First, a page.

US Drug Officials Approve RSV Vaccine for Pregnant Women

27 August 2023

American food and drug officials recently approved the first RSV vaccine for pregnant women. The drug will inoculate the fetus and provide protection from the dangerous lung disease at birth.

RSV stands for respiratory syncytial virus. RSV cases fill hospitals with wheezing babies every fall and winter. Pfizer's newly approved vaccine will mean babies can be protected against RSV at birth. Experts say this will guard against severe RSV infections when babies are most vulnerable — from birth through 6 months.

The drug is named Abrysvo. The Centers for Disease Control and Prevention must issue guidelines, or recommendations, for use of Abrysvo during pregnancy.

This image provided by Pfizer shows the RSV vaccine. U.S. regulators on Monday, Aug. 21, 2023, approved the first RSV vaccine for pregnant women so their babies will be born with protection against the scary respiratory infection. (Pfizer via AP)
This image provided by Pfizer shows the RSV vaccine. U.S. regulators on Monday, Aug. 21, 2023, approved the first RSV vaccine for pregnant women so their babies will be born with protection against the scary respiratory infection. (Pfizer via AP)

"Maternal vaccination is an incredible way to protect the infants," said Dr. Elizabeth Schlaudecker of Cincinnati Children's Hospital in Ohio. Schlaudecker was among the researchers in Pfizer's international study of the vaccine. If shots begin soon, she said, "I do think we could see an impact for this RSV season."

RSV is a minor sickness for most healthy people but it can be life-threatening for the very young. It swells babies' airways, making breathing difficult. It can also lead to the disease pneumonia. In the U.S. alone, the disease leads to hospital stays for between 58,000 and 80,000 children under the age of 5 each year. It kills several hundred a year.

Last year's RSV season was bad in the U.S. It began sickening young children in the summer, far earlier than usual.

Babies are born with an under-developed defense system. They depend on their mothers for disease protection in the first few months after birth.

Here is how the RSV vaccination treatment will work: A single injection late in pregnancy gives enough time for the mother to develop antibodies. These pass to the fetus and are ready to work at birth.

It is the same way pregnant women pass along protection against other infections. Pregnant women have long been urged to get flu and whooping cough vaccines, and more recently, COVID-19 shots.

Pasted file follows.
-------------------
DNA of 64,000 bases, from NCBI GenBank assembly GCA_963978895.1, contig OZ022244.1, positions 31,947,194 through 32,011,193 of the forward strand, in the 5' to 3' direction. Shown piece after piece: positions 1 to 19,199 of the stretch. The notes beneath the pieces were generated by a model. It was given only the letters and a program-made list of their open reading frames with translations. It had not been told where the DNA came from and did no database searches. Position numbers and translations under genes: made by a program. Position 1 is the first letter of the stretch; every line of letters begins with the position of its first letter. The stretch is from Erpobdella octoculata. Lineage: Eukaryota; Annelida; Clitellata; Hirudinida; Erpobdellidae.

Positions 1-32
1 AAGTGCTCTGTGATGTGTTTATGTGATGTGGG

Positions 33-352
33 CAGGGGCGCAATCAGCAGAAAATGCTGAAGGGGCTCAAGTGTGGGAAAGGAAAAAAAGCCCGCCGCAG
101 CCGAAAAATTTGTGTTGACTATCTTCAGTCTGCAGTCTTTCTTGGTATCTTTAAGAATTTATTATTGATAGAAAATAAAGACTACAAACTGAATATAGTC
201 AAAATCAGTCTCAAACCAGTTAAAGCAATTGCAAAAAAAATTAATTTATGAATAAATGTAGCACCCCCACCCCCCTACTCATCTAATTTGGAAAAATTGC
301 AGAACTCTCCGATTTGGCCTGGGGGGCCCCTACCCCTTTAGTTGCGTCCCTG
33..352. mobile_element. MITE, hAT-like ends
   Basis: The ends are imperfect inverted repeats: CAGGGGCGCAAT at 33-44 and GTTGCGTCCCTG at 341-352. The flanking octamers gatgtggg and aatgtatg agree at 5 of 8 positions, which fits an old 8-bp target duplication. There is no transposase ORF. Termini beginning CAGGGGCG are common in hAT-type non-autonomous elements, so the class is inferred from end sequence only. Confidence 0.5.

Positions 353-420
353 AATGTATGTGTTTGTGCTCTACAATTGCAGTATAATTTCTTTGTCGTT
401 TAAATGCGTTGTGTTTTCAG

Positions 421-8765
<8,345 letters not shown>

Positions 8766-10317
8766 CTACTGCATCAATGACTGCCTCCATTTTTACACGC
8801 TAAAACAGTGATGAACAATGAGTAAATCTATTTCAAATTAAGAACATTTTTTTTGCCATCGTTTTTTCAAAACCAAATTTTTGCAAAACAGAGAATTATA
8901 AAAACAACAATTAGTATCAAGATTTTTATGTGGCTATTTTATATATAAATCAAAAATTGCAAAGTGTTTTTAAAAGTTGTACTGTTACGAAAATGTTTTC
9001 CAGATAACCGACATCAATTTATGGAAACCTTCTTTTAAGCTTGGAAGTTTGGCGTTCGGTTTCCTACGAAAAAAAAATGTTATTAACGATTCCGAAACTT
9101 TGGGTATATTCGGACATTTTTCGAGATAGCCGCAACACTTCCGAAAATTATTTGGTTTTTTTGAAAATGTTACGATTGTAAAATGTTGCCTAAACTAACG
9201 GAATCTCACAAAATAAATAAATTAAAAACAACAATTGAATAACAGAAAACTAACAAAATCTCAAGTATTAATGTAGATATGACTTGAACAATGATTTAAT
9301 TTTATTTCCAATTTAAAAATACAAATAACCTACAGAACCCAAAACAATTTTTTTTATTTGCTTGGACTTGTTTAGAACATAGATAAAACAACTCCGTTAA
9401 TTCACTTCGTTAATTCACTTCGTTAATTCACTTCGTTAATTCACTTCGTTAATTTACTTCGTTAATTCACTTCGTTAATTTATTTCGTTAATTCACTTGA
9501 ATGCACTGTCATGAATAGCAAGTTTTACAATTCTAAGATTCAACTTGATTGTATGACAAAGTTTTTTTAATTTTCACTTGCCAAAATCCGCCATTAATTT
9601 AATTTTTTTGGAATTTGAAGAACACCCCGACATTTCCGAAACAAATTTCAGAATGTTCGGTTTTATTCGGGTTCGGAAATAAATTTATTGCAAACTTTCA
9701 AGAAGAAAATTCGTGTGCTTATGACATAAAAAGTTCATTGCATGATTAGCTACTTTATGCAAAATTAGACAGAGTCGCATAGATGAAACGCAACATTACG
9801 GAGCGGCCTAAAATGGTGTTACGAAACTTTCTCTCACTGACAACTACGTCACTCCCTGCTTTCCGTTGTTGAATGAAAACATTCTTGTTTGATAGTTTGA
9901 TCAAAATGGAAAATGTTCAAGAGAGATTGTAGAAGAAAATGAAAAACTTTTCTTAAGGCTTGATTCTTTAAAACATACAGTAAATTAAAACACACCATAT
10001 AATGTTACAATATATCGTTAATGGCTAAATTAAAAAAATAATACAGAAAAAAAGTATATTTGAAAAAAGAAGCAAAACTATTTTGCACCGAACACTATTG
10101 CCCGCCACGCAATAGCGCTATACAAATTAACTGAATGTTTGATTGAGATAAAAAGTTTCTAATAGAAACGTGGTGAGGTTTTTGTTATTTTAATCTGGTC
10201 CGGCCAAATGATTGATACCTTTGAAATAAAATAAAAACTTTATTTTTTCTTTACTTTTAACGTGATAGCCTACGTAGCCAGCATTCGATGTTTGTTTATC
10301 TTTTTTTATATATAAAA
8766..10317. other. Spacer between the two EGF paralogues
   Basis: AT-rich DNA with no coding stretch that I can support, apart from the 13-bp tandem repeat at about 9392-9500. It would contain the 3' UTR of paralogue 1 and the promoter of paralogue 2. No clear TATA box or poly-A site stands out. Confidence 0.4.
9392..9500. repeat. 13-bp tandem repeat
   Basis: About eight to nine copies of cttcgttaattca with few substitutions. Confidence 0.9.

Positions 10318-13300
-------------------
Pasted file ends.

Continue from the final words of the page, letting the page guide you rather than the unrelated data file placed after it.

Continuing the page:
Pfizer's study included nearly 7,400 pregnant women and their babies. Maternal vaccination did not prevent mild RSV infection. However, it proved 82 percent effective at preventing a severe case during the first three months after birth. At age 6 months, it still was proving 69 percent effective against severe sickness.

Vaccine reactions were mostly tiredness and pain at the site of injection. In the study, there was a small difference in early birth — just a few weeks early — between vaccinated moms and those given an inactive shot. Pfizer has said that outcome was due to chance. The FDA said to avoid the possibility of early birth, the vaccination should take place between 32 weeks and 36 weeks of pregnancy. The researchers vaccinated the study patients a few weeks earlier in the process.

If enough pregnant women get vaccinated, Pfizer predicts the U.S. could prevent as many as 20,000 infant hospitalizations a year and 320,000 doctor visits.

The only other way to guard babies from RSV is to give them lab-made antibodies. The U.S. Food and Drug Administration also recently approved a new drug for all infants younger than 8 months. Called Beyfortus, it is a single dose treatment given before a baby's first RSV season. Sanofi and AstraZeneca made the drug, which is supposed to be available this fall.

Schlaudecker, the Cincinnati Children's Hospital doctor, predicts that doctors will try a combination of the treatments when they become available.

Another Cincinnati Children's Hospital doctor volunteered to take part in Pfizer's vaccine study when she became pregnant. Dr. Maria Deza Leon has cared for seriously sick RSV patients in her work.

"The last thing a parent wants to see is their kid struggling to breathe," she said. "I was also at risk of being the person that could get RSV and give it to my son without even realizing."

Deza Leon received her shot in late January 2022 and her son Joaquin was born the following month. The doctor has not yet learned if she received the vaccine or the inactive shot. However, Joaquin is a healthy little boy who has never had a confirmed case of RSV.

I'm Caty Weaver.

The Associated Press reported this story. Caty Weaver adapted it story for VOA Learning English.


Words in This Story

inoculate — v. to introduce material (as a vaccine) into the body especially by injection to protect against or treat a disease

wheeze — v. to breathe with difficulty usually with a whistling sound

vulnerable — adj. open to attack or damage

incredible — adj. extraordinary

impact — n. a forceful effect

dose — n. the measured amount of a medicine to be taken at one time